A man for all seasons
If my grandmother were alive, she’d say, “The back of winter has been broken.” Of course, she also maintained, “Winter hasn’t gone until the snow is out of the bush.” Still, there are positive signs, Nanna. Daylight saving time arrived over the weekend and the rest of this week is supposed to get warmer, reaching a balmy 13C in Toronto on Thursday.
But there were other, earlier aspects of spring, particularly in the bird world. Cardinals started singing on territory three weeks ago as they announced their nesting sites and fended off other males of the species. A week ago today, I saw an American Robin south of the Whitney Block at Queen’s Park feasting on crabapples leftover from last year. He might have been a wintering bird but usually they travel in small flocks. He was a loner and therefore a candidate, in my mind at least, to be a recent returnee. The third and final bird sighting that offered testimony of an incipient spring were crows in the open land north of Toronto near Orillia this past weekend. They were flying in small groups, wheeling almost gleefully, calling to each other about the difference they sensed in the climate.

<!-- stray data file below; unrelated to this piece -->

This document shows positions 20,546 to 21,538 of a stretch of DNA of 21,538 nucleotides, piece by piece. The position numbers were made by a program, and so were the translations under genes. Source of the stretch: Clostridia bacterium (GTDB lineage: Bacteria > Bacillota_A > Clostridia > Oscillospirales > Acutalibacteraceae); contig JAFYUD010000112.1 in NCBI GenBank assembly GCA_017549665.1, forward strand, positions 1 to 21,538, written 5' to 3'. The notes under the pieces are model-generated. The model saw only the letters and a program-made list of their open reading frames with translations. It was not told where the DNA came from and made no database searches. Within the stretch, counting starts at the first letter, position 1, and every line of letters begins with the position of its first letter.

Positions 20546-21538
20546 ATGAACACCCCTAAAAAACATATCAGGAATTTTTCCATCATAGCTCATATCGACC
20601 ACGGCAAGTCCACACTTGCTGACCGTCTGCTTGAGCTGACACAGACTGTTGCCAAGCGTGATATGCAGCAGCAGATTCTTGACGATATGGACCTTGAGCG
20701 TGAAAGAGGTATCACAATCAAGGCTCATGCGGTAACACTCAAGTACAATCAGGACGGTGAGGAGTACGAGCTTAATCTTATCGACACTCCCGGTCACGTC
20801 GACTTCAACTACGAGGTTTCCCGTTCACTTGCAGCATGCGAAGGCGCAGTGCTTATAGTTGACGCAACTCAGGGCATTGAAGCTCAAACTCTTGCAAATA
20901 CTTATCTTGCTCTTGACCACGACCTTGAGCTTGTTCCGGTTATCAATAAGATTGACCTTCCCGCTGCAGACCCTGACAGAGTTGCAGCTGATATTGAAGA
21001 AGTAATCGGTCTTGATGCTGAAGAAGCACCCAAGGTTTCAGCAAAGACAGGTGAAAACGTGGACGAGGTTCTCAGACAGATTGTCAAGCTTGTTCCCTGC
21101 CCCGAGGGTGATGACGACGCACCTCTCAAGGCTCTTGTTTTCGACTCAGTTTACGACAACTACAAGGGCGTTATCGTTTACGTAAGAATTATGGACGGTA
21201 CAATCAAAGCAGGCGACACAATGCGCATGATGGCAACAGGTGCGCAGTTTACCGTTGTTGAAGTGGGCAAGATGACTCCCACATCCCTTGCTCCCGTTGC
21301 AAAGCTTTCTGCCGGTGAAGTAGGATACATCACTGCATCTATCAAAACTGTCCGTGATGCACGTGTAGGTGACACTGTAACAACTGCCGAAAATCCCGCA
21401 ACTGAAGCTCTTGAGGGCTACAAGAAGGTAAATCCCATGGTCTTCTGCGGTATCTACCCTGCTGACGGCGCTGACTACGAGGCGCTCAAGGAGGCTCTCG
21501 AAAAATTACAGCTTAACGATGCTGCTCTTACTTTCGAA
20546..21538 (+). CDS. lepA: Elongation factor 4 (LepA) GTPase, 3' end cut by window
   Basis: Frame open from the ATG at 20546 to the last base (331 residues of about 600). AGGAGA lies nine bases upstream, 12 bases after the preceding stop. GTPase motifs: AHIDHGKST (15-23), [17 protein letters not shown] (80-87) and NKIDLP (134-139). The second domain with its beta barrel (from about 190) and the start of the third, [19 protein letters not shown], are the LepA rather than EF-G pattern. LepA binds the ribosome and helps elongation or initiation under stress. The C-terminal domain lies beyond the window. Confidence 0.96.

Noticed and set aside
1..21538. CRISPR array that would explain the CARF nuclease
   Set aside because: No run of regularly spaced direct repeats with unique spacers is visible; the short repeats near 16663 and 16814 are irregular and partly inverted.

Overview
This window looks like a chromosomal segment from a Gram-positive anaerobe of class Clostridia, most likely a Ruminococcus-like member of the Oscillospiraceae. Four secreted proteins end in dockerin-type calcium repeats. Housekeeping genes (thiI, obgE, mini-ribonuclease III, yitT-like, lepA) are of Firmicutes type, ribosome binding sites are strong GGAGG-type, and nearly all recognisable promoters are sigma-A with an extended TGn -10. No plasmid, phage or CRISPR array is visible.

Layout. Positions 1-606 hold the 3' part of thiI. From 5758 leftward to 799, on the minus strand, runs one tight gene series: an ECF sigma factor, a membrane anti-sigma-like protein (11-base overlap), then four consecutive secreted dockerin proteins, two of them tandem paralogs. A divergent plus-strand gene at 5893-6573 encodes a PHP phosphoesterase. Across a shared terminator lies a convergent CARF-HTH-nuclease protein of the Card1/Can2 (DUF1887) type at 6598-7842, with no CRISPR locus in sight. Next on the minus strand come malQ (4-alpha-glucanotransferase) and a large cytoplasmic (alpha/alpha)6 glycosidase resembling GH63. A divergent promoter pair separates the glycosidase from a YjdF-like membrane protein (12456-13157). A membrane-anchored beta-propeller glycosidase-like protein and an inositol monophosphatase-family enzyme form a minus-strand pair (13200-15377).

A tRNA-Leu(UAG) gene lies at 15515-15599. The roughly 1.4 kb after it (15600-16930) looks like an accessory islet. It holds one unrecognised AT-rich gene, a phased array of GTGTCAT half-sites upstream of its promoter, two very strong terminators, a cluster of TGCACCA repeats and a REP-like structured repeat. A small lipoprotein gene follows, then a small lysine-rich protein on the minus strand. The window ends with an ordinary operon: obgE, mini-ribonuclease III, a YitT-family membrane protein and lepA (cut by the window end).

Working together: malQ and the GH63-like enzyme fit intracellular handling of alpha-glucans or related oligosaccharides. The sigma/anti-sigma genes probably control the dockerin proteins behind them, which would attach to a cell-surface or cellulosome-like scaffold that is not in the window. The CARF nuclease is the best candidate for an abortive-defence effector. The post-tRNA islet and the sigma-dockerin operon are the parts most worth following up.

Even some portions of gardens are evoking hopeful signs. At the back of Burwash Hall on the University of Toronto campus, warmth exuding from window wells has melted the snow and created several semi-circles of garden dirt. These areas have been snow-free and warmed for so many days that some tulip leaves have shot up three inches. Buds are sure to soon appear. I’ll admit this example is a bit forced and artificial, but hey, at this time of year you take any good news you can get.
I am not one of those morose Canadians who complains about winter. After all, I survived and thrived during the winter of 1970-71 in Ottawa when 444 cm (more than 14 feet) of snow fell, setting a local record that still stands today. No complaints from me; I revel equally in all the seasons. It’s just that it’s time for the next one.